Agnes Selby wrote:It is rather strange that you are sacrificing the flower of your country's youth to fight the terrorists but you welcome them to build a shrine to their terror right near the site of their worst murderous ccomplishment on American soil.
We New Yorkers do not welcome terrorists to build anything on our soil, whether at Ground Zero or in the city dump. However, we do welcome people of all faiths, including Islam, to our great city, and we allow them to build their places of worship here and to use them lawfully. Mayor Bloomberg said it all, very eloquently, if you bothered to listen to his speech. You have a problem with that?
---------------------

We, Australians watched in horror the images of Islamists in Arab States
rejoicing and dancing in the streets the day after 9/11 and thereafter.
My personal involvement, John Francis, was to see my son's pain when he
learned that his best friend from Swarthmore College, Pa, was murdered
in those towers leaving a wife and a child behind. I think, John Francis,
you must have forgotten the contrast between the burning towers and
the joyful Islamists dancing in the streets.

However, no matter what sympathy we feel towards Americans, as
shown in the support we give you in a war which, as you say, is none of our
business or how many of our soldiers had died in your previous wars but because
we are your friends and allies, our comments "go up your nose".

It is a pity that the Arabs dancing in the streets did not go up your nose
or that watching your President standing idly by when "a Chavez" criticised one
of your States, something no Chavez would have dared to do standing next to,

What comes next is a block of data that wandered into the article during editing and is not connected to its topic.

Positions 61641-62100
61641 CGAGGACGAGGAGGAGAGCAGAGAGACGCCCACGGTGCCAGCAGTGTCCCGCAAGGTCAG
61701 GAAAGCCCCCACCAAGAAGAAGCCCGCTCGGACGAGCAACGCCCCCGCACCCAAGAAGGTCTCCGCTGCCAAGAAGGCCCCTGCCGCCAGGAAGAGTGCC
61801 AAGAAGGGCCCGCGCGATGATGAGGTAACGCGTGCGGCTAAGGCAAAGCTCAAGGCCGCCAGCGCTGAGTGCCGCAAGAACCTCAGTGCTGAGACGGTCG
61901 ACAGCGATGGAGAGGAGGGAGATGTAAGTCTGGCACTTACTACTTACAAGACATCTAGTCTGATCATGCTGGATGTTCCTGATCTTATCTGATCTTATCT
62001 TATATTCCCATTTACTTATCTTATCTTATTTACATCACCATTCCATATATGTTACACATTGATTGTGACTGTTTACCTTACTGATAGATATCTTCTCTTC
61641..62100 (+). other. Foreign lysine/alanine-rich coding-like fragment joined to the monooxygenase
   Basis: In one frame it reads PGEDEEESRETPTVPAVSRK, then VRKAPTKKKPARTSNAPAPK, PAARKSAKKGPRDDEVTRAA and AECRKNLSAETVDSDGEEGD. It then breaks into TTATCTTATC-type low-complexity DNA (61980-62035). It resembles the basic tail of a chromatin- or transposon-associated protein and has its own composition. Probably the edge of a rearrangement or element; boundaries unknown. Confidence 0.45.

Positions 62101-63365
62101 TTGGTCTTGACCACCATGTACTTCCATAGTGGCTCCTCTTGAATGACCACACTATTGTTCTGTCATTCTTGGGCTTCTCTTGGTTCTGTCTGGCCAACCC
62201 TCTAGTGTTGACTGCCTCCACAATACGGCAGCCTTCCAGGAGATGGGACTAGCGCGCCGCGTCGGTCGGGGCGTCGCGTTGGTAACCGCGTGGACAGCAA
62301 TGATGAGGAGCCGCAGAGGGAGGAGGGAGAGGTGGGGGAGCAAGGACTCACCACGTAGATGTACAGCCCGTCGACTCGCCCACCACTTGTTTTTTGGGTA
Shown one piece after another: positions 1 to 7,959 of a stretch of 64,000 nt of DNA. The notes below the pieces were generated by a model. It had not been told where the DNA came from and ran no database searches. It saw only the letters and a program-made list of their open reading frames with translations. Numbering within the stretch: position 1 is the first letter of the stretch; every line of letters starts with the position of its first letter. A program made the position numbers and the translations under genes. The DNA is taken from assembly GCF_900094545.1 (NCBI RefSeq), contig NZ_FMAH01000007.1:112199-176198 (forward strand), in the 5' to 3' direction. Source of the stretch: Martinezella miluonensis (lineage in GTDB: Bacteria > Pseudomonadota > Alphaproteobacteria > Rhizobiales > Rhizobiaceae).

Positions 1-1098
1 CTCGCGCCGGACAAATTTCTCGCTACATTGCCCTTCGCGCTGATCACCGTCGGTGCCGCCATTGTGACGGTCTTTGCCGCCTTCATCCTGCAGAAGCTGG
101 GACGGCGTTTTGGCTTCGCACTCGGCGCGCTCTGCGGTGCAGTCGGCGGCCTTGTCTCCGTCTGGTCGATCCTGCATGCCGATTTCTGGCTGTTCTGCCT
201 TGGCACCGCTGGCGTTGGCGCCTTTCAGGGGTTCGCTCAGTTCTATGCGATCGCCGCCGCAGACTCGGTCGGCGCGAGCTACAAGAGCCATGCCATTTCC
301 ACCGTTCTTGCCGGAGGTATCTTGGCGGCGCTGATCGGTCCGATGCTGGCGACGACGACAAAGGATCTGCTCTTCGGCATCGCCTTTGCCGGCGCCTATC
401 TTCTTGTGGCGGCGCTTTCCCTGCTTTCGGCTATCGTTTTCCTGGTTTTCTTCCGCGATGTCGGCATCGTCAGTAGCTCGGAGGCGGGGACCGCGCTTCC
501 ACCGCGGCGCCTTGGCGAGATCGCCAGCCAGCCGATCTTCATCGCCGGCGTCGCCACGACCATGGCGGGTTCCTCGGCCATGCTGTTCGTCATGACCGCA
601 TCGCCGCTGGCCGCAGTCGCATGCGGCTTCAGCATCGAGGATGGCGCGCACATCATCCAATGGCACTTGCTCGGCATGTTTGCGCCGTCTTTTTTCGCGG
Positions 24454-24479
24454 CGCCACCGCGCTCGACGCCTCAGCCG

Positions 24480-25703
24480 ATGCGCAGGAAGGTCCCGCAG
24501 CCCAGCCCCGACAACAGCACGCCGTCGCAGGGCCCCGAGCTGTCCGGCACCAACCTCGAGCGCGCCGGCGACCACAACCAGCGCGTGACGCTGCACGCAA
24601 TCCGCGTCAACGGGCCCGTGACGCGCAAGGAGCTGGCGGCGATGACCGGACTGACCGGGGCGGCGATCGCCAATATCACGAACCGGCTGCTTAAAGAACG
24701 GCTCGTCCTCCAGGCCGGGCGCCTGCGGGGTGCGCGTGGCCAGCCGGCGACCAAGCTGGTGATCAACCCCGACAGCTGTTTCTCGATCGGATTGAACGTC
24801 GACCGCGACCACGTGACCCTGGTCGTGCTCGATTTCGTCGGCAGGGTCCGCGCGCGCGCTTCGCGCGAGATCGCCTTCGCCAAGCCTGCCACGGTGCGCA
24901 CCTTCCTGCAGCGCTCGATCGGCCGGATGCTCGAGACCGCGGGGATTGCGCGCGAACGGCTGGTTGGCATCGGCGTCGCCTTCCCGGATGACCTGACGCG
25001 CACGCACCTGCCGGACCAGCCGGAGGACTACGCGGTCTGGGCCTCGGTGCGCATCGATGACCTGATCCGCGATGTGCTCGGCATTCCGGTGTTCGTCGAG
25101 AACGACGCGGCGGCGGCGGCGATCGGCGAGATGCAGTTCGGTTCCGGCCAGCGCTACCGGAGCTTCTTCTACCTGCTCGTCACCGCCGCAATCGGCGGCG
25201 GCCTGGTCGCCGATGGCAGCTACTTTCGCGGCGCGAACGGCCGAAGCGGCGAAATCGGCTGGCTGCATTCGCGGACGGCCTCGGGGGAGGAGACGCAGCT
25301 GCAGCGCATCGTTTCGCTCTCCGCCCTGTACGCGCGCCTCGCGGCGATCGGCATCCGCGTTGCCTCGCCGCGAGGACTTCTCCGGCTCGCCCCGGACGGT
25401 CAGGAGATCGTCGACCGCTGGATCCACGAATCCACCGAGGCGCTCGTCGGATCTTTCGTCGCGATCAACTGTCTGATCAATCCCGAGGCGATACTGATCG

say a president Reagan, Clinton or Bush. We also look upon with amazement
at you President bowing deeply to the very people who most probably
financed the tragedy of 9/11. None of this goes up your nose, John Francis?

Of course, it is your business who you welcome to your city. I hope,
for the sake of my friends in New York, your welcome will be appreciated.
and returned in kind.

Agnes.

P.S. I would like to add that I am not influenced by any idealogy
either Liberal or Republican in the American political sense.
I am an Australian viewing your unhappy political situation
from a far distance from the safety of Australia.
Last edited by Agnes Selby on Wed Aug 11, 2010 4:36 pm, edited 1 time in total.

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Re: Is a Giant Mosque at Ground Zero Justified?

Post by Cosima___J » Wed Aug 11, 2010 4:32 pm

Well said Agnes!

And no John F, it is not just a community issue! Is NYC just another city in America? Not really. And I guess most NYC residents would be the first to say that their city is oh so cosmopolitan. It's a world financial center. I hear it has a rather important garment district. Also happens to be the location of the United Nations. In the world of entertainment, you've got Broadway. Well I could go on and on about the reasons why NYC is a world class city. And as such, it is connected to people and places all around the world. We all have an interest in what goes on in NYC. Gee, even a girl from that backwater location of Georgia has an opinion about NYC and feels perfectly entitled to express it. So please get over yourself John F.

As Len would say, Regards, Cosi

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Re: Is a Giant Mosque at Ground Zero Justified?

Post by lennygoran » Wed Aug 11, 2010 7:15 pm